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Negating the Gender Citation Advantage in Political Science

  • Amy L. Atchison (a1)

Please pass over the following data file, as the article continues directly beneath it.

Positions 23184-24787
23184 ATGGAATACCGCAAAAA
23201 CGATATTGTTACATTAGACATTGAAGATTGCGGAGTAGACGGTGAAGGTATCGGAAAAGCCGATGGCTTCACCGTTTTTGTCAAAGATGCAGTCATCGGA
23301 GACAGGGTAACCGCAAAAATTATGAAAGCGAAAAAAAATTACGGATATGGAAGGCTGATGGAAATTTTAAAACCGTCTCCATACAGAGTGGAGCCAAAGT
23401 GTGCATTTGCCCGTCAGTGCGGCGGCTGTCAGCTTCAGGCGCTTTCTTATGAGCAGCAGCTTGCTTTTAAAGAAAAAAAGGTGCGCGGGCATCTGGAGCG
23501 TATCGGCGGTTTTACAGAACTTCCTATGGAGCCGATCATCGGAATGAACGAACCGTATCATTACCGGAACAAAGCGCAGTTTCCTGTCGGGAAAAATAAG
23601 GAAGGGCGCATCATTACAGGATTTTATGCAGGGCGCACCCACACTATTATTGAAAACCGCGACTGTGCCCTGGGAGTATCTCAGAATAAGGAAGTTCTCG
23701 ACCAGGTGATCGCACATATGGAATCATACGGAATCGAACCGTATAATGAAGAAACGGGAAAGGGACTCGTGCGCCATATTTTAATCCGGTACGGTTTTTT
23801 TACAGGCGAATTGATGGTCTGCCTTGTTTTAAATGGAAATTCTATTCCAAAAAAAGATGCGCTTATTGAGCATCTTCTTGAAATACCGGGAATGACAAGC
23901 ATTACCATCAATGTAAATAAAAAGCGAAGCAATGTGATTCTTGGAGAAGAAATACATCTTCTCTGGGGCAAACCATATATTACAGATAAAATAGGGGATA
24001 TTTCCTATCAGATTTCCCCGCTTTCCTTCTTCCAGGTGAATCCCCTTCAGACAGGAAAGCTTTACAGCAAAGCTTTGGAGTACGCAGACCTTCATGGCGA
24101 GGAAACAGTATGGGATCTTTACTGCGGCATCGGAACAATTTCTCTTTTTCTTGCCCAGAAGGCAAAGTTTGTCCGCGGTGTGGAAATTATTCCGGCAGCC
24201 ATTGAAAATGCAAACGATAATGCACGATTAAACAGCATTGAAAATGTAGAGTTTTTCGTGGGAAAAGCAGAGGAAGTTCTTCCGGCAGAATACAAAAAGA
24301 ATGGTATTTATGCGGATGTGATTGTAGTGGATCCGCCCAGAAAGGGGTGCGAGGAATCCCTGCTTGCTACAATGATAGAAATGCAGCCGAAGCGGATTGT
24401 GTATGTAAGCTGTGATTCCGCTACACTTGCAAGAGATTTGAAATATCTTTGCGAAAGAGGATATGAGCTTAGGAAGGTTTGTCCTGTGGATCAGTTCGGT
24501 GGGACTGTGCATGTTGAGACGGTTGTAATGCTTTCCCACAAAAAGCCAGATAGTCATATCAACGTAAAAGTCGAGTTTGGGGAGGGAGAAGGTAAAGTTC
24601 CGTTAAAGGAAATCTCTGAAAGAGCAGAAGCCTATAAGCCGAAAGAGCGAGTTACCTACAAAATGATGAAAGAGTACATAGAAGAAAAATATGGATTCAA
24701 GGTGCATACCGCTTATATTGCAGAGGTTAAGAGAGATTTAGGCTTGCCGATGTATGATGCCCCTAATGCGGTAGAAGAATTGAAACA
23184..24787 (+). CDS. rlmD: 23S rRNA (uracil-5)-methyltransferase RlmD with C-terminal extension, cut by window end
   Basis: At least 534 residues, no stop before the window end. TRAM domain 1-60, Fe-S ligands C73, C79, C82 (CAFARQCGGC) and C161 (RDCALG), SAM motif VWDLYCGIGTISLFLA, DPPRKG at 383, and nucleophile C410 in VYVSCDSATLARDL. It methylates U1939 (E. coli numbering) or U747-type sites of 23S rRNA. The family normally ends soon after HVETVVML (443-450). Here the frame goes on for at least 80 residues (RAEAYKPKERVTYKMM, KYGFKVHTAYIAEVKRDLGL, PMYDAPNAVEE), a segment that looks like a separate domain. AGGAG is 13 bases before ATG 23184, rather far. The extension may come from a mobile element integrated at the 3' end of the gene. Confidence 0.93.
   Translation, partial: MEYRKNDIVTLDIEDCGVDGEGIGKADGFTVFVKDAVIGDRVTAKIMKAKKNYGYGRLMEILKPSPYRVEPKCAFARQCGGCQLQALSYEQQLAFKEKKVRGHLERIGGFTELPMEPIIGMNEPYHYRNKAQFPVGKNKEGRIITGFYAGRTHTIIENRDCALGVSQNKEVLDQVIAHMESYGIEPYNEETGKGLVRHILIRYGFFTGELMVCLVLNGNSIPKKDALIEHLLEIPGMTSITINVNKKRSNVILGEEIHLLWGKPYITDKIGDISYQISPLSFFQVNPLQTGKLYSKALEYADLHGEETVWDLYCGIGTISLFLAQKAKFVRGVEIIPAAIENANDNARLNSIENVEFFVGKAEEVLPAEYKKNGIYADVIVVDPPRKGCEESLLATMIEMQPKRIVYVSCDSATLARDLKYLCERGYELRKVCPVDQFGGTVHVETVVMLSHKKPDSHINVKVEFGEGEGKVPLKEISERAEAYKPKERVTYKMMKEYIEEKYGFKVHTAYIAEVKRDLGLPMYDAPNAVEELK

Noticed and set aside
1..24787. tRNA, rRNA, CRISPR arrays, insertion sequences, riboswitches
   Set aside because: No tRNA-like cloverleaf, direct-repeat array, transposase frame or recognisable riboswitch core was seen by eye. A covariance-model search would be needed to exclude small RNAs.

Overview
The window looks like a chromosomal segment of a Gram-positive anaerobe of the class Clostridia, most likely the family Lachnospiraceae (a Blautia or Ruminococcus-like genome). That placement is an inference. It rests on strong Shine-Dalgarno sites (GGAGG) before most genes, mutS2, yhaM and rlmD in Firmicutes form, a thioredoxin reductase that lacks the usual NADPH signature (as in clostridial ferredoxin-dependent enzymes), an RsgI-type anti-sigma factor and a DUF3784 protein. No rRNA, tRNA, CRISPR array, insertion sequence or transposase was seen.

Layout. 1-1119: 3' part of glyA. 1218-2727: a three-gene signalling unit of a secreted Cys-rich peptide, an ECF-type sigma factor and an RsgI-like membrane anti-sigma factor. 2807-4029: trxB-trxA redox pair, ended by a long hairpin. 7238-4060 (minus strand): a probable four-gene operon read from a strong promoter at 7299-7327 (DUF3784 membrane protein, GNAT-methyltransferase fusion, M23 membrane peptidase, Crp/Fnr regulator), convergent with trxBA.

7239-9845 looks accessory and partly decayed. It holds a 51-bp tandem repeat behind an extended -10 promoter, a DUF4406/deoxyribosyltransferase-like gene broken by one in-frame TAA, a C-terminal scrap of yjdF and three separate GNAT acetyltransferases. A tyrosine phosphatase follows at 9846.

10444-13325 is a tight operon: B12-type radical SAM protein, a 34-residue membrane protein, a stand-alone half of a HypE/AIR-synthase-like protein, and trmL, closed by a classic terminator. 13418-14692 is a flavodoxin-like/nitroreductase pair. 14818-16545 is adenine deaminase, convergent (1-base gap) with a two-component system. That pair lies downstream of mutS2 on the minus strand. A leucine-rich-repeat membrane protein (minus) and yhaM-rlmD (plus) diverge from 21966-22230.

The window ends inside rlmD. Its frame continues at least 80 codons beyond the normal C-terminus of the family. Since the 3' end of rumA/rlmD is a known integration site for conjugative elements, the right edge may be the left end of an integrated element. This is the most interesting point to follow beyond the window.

Open-access (OA) advocates have long promoted OA as an egalitarian alternative to traditional subscription-based academic publishing. The argument is simple: OA gives everyone access to high-quality research at no cost. In turn, this should benefit individual researchers by increasing the number of people reading and citing academic articles. As the OA movement gains traction in the academy, scholars are investing considerable research energy to determine whether there is an OA citation advantage—that is, does OA increase an article’s citation counts? Research indicates that it does. Scholars also explored patterns of gender bias in academic publishing and found that women are cited at lower rates in many disciplines. Indeed, in many disciplines, men enjoy a significant and positive gender citation effect (GCE) compared to their female colleagues. This article combines these research areas to determine whether the OA citation advantage varies by gender. Using Wilcoxon-Mann-Whitney (WMW) tests, the nonparametric analog to the independent samples T-test, I conclude that OA benefits male and female political scientists at similar rates. Thus, OA negates the gender citation advantage that typically accrues to male political scientists.

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